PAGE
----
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Stocks Mostly Higher on Earnings       04/24 12:34

   Strong earnings from a number of U.S. companies including Apple and 
Caterpillar hadstocks moving mostly higher Thursday afternoon. 3M was among 
those whose results disappointed investors.

   NEW YORK (AP) -- Strong earnings from a number of U.S. companies including 
Apple and Caterpillar hadstocks moving mostly higher Thursday afternoon. 3M was 
among those whose results disappointed investors.

   The gains were modest as investors kept a close watch on Ukraine, where 
escalating tensions with Russia made some investors nervous.

   KEEPING SCORE: The Standard & Poor's 500 index rose seven points, or 0.4 
percent, to 1,882 as of 1 p.m. Eastern. The Dow Jones industrial average rose 
22 points, or 0.1 percent, to 16,523. The Nasdaq composite rose 30 points, or 
0.7 percent, to 4,152. All three indexes were modestly lower earlier in the day.

   APPLE SOARS: Apple rose $42.48, or 8 percent, to $567.28. The company 
reported a profit late Wednesday of $10.2 billion, or $11.62 a share, beating 
forecasts. Apple also announced it would increase its share buyback program 
from $60 billion to $90 billion, raise its quarterly dividend, and split its 
stock seven-for-one.

   BIG TRUCKS, BIG PROFITS: Dow member Caterpillar rose $1.89, or 2 percent, to 
$105.30. The construction equipment manufacturer said its quarterly earnings 
rose 5 percent from a year ago. Caterpillar also raised is 2014 profit 
forecast. The company earned an adjusted profit of $1.61 a share, well ahead of 
the $1.21 per share expected by analysts.

   UKRAINE: Russian officials said they would hold new military exercises along 
the Ukrainian border, hours after Ukrainian troops killed at least two 
pro-Russia insurgents in eastern Ukraine. In St. Petersburg, Russian President 
Vladimir Putin described the Ukrainian troop attack as a "punitive operation" 
and threatened Kiev with unspecified consequences. The Russia-Ukraine conflict 
has been relatively quiet for the last couple of weeks, so the recent increase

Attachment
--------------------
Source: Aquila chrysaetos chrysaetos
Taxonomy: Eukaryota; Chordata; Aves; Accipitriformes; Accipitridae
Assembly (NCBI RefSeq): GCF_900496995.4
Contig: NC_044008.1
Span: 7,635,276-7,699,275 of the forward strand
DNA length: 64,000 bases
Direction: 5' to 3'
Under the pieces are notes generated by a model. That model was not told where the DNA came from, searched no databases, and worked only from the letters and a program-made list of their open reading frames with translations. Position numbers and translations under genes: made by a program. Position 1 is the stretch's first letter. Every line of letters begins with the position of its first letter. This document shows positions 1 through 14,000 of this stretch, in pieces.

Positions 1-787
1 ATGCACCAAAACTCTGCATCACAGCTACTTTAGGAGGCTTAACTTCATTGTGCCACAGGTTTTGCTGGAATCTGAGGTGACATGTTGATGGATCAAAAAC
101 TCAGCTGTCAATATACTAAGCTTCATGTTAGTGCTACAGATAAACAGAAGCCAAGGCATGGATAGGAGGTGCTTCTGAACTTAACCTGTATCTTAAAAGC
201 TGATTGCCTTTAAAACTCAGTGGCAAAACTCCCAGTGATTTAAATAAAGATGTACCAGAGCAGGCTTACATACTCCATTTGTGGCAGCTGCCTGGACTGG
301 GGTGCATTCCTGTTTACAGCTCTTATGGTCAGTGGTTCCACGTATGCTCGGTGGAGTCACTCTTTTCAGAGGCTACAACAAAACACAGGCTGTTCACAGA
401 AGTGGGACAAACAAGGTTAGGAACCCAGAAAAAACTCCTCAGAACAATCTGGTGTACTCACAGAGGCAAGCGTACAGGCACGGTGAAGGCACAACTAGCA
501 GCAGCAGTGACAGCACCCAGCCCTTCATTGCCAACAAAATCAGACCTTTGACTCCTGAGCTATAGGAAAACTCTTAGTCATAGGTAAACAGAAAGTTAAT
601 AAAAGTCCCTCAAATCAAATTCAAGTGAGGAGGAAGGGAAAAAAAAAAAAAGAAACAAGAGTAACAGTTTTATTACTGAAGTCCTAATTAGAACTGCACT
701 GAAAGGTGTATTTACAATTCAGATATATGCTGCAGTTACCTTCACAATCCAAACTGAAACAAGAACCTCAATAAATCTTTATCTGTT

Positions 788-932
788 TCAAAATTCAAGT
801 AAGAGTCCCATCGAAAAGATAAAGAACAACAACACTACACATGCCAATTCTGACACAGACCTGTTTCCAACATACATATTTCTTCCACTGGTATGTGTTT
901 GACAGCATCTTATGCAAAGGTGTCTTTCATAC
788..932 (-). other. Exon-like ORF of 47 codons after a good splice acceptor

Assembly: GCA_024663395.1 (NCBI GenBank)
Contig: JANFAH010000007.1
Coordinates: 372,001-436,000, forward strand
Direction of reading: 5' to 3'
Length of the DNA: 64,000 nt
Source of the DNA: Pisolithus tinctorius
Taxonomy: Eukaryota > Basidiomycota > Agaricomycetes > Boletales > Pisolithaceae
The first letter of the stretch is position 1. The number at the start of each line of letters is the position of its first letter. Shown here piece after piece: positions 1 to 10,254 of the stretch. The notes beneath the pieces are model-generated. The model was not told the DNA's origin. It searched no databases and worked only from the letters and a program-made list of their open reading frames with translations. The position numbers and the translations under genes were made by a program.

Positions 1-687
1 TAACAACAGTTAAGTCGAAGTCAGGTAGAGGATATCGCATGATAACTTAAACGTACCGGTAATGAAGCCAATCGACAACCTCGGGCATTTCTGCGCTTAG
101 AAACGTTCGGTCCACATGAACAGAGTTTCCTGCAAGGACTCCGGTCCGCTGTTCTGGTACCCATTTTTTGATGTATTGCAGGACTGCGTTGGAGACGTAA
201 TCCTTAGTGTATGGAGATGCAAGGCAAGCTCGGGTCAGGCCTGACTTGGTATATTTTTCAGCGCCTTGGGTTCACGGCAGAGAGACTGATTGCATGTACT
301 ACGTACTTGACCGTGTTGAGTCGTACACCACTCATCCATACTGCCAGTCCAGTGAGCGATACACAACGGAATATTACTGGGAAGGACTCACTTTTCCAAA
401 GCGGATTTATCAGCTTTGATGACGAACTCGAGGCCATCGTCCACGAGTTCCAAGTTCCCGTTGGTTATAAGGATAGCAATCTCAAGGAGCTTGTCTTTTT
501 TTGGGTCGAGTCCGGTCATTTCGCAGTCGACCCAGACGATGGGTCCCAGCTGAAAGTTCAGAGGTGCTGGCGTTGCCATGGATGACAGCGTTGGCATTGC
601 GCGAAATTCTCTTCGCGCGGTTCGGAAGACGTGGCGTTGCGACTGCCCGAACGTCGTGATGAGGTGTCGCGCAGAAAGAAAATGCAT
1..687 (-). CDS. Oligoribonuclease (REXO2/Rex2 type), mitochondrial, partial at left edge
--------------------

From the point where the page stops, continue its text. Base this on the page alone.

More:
in tensions has made some investors nervous.

   Tom di Galoma, who runs fixed-income trading for ED&F Man Capital, said the 
Ukraine-Russia conflict was sending some investors into safer assets, such as 
U.S. Treasurys and gold. The yield on 10-year U.S. Treasury note was 2.70 
percent, up slightly from yesterday. Gold rose $4.80, or 0.4 percent, to 
$1.289.40 after being as low as $1,270 an ounce earlier this morning.

   "One day we think there's a resolution, and the next the situation out of 
Ukraine and Russia turns a little alarming," said Jonathan Corpina, a floor 
trader at the New York Stock Exchange with Meridian Equity Partners.

   'APPREHENSIVE': The S&P 500 has risen seven out of the last eight days, but 
traders remain nervous, Corpina said. "Everyone is a little apprehensive as we 
move higher, waiting for the next shoe to drop that's going to make the market 
head lower," he said. "The market isn't a healthy mentality at the moment."

   NEED MORE POST-ITS: Another Dow member, 3M, wasn't as fortunate in the first 
quarter as Caterpillar was. The maker of industrial coatings and Post-it notes 
fell $1.49, or 1 percent, to $136.50 after the company's results missed 
analysts' expectations. The Minnesota-based conglomerate earned $1.79 a share, 
a penny shy of forecasts. Revenue also came in short of expectations.

   ANOTHER HEALTH INDUSTRY DEAL: Zimmer Holdings soared $10.61, or 12 percent, 
to $102.07 after announcing it would buy the privately held orthopedic device 
company Biomet for $13.35 billion in cash andstock. Biomet was taken private in 
2007 by a group of private equity companies, and was looking to go public later 
this year.

   ECONOMIC DATA: Investors were also working through another batch of economic 
reports. Orders to U.S. factories for long-lasting manufactured goods rose 2.6 
percent, adding to the 2.1 percent rise in February. The back-to-back gains 
followed two big declines in December and January, which had raised concerns 
about possible weakness in manufacturing, The earlier declines, however, were 
likely tied to bad winter weather.

   On the jobs front, the number of people seeking U.S. unemployment benefits 
jumped 24,000 to a seasonally adjusted 329,000 last week, though the gain 
likely reflected temporary layoffs in the week before Easter.


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